I usually try to get our holiday books read, and checked back into the library quickly, so others will have a chance to read them too. But, I've made an exception for Jack Prelutky's It's Snowing! It's Snowing! Winter Poems. Technically though, it's a winter book, and not necessarily a Christmas book, so there's still plenty of time for anyone waiting for it, to read it before winter is through.
It's a Level 3, I Can Read Book, so good for beginning readers (especially if they only read one, short, poem at a time). Though, the children have enjoyed listening all the way through the book too, with one poem flowing into another. The poems are fun, and playful, and as the title suggests, wintry.
And, thinking of poetry, I checked out Chris Rashka's, e. e. cummings inspired story, Little Tree, on a recommendation from Christy at Superheroes and Princesses. I read through the story first, on my own, and didn't care for it. But, the children pulled it out last night, and asked me to read it, and I found, reading it out loud, I like it a lot better. The word "little" is repeated continually through the text, in a way, that when read aloud, gives it a lyrically poetic quality.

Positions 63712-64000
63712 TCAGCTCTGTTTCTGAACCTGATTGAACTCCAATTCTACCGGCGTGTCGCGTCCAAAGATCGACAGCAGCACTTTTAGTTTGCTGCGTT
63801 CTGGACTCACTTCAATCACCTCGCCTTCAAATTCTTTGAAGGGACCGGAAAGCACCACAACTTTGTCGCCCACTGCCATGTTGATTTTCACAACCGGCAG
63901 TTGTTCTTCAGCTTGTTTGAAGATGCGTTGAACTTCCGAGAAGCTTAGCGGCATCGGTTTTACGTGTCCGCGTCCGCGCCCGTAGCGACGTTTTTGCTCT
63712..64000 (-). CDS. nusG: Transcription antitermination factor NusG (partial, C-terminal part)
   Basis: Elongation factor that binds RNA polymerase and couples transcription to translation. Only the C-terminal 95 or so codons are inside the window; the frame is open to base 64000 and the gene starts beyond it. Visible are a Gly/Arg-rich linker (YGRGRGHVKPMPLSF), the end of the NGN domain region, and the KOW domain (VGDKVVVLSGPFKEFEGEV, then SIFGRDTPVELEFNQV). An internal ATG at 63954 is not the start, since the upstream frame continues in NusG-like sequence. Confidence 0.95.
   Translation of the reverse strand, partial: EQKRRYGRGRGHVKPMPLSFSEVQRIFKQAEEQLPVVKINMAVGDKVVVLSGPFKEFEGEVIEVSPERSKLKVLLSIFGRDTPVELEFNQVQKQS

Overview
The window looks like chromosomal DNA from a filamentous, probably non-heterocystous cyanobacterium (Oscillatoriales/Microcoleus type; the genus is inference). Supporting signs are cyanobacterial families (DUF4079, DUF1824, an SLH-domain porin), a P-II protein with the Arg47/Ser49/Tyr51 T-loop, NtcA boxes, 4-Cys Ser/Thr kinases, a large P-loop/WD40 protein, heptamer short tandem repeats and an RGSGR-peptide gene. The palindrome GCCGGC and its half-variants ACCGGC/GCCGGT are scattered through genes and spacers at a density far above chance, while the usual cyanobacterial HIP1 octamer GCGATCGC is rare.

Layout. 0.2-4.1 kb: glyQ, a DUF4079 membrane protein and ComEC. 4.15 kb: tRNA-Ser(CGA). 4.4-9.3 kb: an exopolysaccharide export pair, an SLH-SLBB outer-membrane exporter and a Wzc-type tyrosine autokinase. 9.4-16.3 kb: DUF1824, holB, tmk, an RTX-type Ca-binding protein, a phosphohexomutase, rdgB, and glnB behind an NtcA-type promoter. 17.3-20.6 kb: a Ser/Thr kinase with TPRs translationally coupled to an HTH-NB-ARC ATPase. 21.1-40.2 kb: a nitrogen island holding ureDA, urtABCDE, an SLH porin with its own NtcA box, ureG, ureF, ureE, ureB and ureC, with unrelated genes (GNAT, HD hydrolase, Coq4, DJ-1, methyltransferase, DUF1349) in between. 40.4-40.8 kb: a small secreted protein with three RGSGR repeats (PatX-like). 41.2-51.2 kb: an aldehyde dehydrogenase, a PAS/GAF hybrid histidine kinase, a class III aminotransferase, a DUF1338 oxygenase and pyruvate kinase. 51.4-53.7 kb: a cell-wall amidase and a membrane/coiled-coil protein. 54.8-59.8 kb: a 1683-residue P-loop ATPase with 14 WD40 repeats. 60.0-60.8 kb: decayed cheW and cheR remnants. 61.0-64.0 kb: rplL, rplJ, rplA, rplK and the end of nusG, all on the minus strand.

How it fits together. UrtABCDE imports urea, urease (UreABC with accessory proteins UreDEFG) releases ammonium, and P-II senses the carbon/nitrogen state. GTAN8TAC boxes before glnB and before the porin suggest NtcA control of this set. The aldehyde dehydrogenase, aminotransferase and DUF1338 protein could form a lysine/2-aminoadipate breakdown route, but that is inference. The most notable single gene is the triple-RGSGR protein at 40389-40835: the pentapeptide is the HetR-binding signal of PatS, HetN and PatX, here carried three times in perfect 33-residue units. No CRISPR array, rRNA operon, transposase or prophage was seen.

The story itself, is about a little tree realizing it's dream of becoming a Christmas tree. The children enjoyed the text, but A (age 9) yelled out at the end, " Doesn't it know what happens to Christmas trees when Christmas is over?"
Which reminded me, that we had a story right along those lines, and I ran, and pulled out The Kingfisher Book of Classic Christmas Stories, so I could read them Hans Christian Andersen's The Fir Tree. It is another story about a tree dreaming to become a Christmas tree, but if you know anything about Hans Christian Andersen's stories, then you know it doesn't end well for the tree.
I think it might be one of my favorites of the Christmas stories we've read so far, though I am very fond of The Legend of La Befana, too. It is actually a warning not spend all of your time anticipating what's coming, and dreaming of the future, at the expense of present, and it is very good. The tree doesn't learn this lesson until it is too late, and finds itself a dried out shell of a tree, sighing with regret, from the burn pile, in the spring - to which the children exclaimed in unison, "That's a terrible story! Why did you read us such a terrible story?"
For more children's story reviews, and recommendations, check out this week's What My Child is Reading blog hop, hosted by Mouse Grows, Mouse Learns.
It's great to be a homeschooler.